Assume that a long straight track connects the different concourses of a large airport, and that a train is restricted to move back and forth on this track. This train is an example of an object, which is restricted to move along a line. Let us call the line the x-axis of our coordinate system and choose some point on the line as our origin. The object's position vector can then point in the positive or negative x-direction, and the object can move in the positive or negative x-direction.
In one dimension, if the x-component of a vector is positive, the vector is pointing in the positive x-direction, and if the x-component of a vector is negative, the vector is pointing in the negative x-direction.
In one dimension, the sign of the number can function
as the direction indicator.
For motion in one dimension we may write v = vx i, or v = vi, since the velocity has only an x component, or just v, where a positive number is a velocity vector pointing in the +x-direction and a negative number is a velocity vector pointing in the negative -direction.
Assume that at a time t1 it is at a position x1
and at a later time t2 it is at position x2.
The displacement vector is ∆x = x2 - x1.
In the time interval ∆t = t2 - t1 the object has been displaced by ∆x.
Its average velocity in that time interval ∆t is defined as <v> = ∆x/∆t.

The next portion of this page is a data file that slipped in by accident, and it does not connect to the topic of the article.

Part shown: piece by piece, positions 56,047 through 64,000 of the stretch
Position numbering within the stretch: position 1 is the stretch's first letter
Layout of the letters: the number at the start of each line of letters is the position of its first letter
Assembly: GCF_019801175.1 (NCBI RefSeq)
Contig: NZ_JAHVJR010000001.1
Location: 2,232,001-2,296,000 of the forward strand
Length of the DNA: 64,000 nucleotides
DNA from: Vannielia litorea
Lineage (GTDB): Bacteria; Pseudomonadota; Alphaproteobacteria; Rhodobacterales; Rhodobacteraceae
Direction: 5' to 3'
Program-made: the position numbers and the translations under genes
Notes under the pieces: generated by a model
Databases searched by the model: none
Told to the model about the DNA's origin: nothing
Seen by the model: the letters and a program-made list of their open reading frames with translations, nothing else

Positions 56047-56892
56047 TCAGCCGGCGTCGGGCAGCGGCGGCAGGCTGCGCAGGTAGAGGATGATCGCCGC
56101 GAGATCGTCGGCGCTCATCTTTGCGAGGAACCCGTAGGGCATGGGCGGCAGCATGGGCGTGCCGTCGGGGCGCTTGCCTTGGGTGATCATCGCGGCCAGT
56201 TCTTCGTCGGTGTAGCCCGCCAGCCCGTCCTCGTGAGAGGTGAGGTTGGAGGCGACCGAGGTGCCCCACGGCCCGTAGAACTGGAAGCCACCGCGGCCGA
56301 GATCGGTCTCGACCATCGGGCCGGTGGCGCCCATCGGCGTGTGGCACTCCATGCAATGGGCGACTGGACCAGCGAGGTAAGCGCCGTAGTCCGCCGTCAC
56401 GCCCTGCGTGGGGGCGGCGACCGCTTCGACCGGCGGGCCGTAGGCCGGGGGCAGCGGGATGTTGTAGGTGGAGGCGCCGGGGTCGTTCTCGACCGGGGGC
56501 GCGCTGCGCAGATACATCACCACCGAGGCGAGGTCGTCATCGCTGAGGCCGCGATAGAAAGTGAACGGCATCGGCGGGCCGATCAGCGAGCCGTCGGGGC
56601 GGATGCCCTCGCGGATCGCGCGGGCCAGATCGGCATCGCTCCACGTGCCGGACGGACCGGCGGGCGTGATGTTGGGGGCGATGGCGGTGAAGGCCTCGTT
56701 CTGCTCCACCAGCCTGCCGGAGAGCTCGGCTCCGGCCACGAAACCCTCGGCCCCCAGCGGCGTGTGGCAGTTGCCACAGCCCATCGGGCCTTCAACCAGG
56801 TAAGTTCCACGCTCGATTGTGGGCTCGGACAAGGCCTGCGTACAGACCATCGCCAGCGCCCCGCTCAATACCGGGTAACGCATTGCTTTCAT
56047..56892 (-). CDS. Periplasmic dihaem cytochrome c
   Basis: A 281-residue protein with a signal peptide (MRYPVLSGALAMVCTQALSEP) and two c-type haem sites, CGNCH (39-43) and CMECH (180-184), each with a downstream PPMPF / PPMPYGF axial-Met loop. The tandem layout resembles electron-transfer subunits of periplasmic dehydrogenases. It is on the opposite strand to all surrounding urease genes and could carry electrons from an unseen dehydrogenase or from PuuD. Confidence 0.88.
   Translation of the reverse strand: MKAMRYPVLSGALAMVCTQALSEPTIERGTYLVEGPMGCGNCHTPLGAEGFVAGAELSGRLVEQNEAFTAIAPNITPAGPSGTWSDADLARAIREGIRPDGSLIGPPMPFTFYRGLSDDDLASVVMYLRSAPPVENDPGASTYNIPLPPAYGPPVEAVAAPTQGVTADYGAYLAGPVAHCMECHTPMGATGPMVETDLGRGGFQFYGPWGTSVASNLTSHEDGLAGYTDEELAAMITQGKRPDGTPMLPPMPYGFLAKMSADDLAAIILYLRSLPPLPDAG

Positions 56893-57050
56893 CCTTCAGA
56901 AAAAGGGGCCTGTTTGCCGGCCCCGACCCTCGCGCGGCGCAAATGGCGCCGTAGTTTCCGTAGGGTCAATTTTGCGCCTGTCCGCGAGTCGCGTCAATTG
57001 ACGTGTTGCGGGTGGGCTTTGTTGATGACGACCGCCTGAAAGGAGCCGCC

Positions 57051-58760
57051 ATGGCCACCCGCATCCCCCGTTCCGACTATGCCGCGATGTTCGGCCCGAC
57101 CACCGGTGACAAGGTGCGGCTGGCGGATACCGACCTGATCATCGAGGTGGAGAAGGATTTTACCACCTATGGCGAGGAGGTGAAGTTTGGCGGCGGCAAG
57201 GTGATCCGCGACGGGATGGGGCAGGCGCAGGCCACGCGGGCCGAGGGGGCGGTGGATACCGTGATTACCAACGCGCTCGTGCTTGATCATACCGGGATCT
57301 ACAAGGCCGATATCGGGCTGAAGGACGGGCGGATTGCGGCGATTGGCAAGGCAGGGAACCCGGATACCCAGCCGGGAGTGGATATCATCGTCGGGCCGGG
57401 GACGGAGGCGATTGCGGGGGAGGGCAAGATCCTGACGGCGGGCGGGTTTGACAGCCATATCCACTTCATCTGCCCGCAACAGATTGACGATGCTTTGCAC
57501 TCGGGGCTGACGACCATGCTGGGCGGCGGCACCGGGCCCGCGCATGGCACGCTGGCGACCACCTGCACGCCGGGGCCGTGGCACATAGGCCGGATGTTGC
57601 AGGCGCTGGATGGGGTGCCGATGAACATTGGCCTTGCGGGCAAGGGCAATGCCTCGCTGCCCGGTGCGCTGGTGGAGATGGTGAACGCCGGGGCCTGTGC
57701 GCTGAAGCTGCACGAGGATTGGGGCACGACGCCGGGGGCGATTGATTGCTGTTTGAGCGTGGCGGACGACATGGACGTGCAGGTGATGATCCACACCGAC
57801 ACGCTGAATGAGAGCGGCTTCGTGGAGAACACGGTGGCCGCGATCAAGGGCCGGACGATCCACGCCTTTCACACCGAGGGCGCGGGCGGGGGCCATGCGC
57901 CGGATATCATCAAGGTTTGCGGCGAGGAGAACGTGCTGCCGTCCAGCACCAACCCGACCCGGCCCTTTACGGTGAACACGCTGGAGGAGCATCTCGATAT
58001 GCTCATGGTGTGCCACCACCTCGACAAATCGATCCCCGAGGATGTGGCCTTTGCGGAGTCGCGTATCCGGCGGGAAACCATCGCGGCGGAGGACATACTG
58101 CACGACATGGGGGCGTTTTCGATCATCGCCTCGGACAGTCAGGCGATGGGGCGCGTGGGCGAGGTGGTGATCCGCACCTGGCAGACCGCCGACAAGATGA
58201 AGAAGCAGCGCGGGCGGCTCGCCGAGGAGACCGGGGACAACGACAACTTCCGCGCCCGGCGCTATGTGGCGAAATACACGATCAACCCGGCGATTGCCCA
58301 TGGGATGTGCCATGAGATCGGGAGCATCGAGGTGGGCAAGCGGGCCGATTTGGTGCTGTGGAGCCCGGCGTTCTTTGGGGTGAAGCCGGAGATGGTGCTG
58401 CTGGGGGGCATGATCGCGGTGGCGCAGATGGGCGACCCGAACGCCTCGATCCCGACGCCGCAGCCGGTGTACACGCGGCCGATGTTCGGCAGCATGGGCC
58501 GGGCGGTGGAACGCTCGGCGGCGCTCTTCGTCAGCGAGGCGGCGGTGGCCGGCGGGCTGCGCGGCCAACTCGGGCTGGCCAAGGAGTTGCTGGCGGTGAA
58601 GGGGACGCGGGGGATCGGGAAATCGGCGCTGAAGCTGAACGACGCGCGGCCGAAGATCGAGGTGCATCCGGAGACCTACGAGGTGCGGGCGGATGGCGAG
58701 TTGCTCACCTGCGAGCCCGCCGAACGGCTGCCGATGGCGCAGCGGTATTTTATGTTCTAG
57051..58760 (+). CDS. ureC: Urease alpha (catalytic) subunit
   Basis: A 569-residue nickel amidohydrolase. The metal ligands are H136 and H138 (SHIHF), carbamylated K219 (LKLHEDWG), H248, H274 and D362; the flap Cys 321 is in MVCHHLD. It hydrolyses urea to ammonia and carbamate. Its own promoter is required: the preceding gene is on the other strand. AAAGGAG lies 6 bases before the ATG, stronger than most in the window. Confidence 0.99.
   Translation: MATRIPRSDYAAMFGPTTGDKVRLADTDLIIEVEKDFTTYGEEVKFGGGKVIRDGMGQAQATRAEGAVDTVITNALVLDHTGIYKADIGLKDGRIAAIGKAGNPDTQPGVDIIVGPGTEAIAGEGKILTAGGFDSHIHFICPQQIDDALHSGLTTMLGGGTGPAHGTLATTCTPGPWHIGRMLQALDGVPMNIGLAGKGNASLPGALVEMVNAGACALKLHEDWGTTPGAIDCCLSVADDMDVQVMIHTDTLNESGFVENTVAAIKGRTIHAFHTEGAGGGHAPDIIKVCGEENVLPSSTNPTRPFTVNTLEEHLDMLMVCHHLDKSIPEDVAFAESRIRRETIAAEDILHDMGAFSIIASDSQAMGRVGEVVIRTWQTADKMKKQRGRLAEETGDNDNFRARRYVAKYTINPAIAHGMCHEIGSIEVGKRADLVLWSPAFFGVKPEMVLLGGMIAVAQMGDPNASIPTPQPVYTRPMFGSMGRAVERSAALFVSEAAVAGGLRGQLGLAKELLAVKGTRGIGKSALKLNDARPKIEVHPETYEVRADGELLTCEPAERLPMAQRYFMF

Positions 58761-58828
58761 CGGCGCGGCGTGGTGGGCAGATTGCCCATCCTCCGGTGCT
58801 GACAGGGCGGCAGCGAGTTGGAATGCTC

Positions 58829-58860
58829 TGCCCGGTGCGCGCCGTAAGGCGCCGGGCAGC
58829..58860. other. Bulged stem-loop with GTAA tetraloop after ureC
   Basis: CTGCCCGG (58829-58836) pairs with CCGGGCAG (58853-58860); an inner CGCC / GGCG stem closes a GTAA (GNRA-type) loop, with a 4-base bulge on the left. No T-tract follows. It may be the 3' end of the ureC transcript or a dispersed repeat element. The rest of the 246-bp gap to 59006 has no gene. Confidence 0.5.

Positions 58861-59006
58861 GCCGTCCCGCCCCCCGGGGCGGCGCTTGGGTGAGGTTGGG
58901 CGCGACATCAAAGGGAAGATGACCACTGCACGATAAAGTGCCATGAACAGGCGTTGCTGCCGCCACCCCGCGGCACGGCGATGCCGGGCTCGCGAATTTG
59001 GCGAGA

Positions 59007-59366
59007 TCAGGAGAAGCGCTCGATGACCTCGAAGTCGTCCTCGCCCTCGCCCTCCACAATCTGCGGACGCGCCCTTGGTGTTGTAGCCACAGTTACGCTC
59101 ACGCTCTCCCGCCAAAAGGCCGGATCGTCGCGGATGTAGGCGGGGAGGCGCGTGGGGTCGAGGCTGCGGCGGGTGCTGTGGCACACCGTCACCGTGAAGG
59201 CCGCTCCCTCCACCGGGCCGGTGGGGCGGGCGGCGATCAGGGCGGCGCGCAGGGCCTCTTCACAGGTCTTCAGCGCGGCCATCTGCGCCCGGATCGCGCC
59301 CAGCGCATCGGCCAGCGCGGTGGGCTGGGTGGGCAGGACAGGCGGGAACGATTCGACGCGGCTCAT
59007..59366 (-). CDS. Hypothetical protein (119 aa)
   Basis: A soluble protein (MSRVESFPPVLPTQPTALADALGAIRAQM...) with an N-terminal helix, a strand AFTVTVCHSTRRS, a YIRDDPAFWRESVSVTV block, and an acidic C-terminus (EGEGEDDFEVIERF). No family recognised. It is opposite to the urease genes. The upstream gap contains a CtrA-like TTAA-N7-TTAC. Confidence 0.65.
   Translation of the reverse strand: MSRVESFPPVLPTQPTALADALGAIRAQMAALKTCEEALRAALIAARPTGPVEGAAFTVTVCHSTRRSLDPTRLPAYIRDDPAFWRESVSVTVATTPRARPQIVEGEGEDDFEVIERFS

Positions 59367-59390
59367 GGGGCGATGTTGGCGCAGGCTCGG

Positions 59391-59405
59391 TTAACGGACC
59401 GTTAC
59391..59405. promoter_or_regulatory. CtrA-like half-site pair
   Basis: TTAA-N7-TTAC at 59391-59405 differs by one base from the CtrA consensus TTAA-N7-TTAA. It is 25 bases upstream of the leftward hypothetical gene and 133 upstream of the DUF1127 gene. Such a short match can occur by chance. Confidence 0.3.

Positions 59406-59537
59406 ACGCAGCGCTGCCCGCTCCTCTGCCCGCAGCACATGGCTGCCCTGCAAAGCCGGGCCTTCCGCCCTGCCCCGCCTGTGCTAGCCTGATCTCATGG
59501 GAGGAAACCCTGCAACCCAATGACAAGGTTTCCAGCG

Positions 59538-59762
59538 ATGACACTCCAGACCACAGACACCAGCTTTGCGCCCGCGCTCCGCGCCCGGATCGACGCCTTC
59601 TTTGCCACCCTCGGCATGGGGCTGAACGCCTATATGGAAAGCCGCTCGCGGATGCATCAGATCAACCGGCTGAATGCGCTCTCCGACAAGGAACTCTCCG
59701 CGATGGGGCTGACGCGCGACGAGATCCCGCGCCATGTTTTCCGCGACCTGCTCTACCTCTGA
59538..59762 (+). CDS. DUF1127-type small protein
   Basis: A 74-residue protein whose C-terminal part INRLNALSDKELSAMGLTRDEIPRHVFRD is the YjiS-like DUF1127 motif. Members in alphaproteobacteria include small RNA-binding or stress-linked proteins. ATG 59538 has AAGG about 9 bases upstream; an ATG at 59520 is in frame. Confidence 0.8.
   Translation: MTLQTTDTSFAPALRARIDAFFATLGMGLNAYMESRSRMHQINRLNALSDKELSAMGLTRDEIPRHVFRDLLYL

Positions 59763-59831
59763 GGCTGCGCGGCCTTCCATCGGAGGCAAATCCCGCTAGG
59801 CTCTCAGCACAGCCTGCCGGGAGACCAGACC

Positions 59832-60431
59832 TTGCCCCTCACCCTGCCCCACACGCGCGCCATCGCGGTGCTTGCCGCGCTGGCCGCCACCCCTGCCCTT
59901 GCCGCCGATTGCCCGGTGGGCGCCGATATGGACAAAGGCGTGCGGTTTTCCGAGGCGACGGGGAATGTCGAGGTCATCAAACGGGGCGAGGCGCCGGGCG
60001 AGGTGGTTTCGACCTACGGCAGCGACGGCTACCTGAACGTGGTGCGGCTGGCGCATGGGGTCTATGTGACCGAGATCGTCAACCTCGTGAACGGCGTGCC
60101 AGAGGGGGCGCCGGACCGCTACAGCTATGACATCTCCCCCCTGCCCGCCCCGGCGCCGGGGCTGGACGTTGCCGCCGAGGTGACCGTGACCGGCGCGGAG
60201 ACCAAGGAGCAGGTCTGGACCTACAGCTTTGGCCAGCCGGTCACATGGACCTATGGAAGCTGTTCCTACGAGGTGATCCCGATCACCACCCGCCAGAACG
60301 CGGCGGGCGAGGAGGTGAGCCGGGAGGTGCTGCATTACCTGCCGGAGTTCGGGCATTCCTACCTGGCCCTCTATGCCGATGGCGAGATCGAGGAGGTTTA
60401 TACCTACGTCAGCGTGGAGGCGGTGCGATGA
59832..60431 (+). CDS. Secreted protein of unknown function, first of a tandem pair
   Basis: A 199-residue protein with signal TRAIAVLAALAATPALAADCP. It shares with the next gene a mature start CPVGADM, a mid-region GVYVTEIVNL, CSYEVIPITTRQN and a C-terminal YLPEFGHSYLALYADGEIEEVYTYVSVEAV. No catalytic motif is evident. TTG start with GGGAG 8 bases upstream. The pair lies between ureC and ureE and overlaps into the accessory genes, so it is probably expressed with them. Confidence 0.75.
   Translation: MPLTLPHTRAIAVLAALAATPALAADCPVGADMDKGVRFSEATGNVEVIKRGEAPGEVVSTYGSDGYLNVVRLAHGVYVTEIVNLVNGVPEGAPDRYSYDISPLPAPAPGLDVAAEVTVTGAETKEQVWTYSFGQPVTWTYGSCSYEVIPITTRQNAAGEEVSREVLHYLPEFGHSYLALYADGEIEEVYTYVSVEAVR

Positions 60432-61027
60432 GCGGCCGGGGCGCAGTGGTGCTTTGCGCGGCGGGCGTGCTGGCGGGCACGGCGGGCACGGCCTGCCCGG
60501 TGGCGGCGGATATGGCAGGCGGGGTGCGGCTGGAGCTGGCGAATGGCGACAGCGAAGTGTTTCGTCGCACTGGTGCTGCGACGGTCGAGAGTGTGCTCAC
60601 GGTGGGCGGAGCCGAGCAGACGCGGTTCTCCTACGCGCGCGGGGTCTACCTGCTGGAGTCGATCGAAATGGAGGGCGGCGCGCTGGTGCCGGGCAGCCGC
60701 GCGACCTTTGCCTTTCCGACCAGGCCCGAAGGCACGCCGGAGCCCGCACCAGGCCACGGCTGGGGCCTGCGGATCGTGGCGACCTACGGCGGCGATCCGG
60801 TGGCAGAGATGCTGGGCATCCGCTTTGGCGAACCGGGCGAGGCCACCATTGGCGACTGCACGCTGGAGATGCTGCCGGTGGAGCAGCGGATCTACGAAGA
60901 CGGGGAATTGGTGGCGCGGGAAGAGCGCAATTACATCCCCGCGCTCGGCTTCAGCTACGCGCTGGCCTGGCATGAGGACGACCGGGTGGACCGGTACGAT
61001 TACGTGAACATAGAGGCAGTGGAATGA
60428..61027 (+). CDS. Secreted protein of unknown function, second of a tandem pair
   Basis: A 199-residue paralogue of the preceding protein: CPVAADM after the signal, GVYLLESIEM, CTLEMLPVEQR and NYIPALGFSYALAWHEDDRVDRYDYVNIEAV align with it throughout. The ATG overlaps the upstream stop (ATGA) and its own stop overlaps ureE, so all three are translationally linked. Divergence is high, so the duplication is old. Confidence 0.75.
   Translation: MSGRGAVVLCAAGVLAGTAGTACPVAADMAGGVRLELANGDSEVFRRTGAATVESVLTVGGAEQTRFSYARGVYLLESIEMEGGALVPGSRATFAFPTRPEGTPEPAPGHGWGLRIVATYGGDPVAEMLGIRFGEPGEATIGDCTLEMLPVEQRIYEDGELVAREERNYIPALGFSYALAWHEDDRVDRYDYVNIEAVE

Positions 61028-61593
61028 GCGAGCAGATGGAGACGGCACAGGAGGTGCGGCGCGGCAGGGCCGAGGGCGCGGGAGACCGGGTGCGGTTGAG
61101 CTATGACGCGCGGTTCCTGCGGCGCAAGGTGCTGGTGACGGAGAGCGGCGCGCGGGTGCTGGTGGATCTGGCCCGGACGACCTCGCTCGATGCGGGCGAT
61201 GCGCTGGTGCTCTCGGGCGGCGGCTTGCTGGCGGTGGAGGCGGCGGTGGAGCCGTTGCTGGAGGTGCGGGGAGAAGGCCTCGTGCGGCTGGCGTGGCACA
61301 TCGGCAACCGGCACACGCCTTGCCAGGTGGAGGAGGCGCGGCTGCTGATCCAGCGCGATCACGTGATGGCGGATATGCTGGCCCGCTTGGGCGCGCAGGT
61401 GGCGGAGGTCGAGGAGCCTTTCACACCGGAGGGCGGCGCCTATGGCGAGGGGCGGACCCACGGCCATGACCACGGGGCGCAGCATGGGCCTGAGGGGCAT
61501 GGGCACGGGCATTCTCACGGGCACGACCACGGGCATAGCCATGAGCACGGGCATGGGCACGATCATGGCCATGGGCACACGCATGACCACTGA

The average velocity <v> is a vector.
The sign of <v> tells us if the velocity vector is pointing in the positive or negative x-direction.
The instantaneous velocity is v = lim∆t-->0∆x/∆t = dx/dt.
The speed of an object is the rate at which it covers distance. It is always a positive number with units.
A motorist drives north for 35 minutes at 85 km/h and then stops for 15
minutes. He then continues north, traveling 130 km in 2 hours.
(a) What is his total displacement?
(b) What is his average velocity?
(a) In the first 35 minutes the motorist travels
d1 = v1t1 = 85 km/h * 35 min*1 h/(60 min) = 49.6 km.
In the next 2 hours he travels 130 km.
(b) His average velocity is <v> = ∆x/∆t.
He travels for 170 minutes (including his stop).
Therefore his average velocity is
<v> = (179.6 km/(170 min))*(60 min/h) (north) = 63.4 km/h (north).
In one dimension the average acceleration of an object in the time interval
∆t is given by
<a> = (v2 - v1)/∆t = ∆v/∆t,
and the instantaneous acceleration is given by
a = lim∆t-->0∆v/∆t = dv/dt.
Consider a time interval ∆t = 1 s. Consider the following values for v1 and v1.
|v1||v2||a||sign of a||
sign of ∆v
(v = speed)
|1 m/s||2 m/s||1 m/s2||+||+|
|2 m/s||1 m/s||-1 m/s2||-||-|
|1 m/s||-1 m/s||-2 m/s2||-||∆v = 0|
|-1 m/s||-2 m/s||-1m/s2||-||+|
|-2 m/s||-1 m/s||1 m/s2||+||-|
Note: Positive acceleration does not always mean increase in speed and negative acceleration does not always mean decrease in speed.
A woman backs her car out of her garage with an average
acceleration of 1.40 m/s2.
(a) How long does it take her to reach a speed of 2.0 m/s?
(b) If she then brakes and stops in 0.80 s, what is her average accceleration?
(a) ∆v = <a>*∆t. Here the initial velocity is zero, ∆v = vf - vi = vf.
∆t = ∆v/a = vf/<a> = (2 m/s)/(1.4 m/s2) = 1.43 m/s.
(b) <a> = ∆v/∆t = (vf - vi)/∆t. Here vf = 0, vi = 2 m/s.
<a> = (-2 m/s)/0.80 s = -2.5 m/s.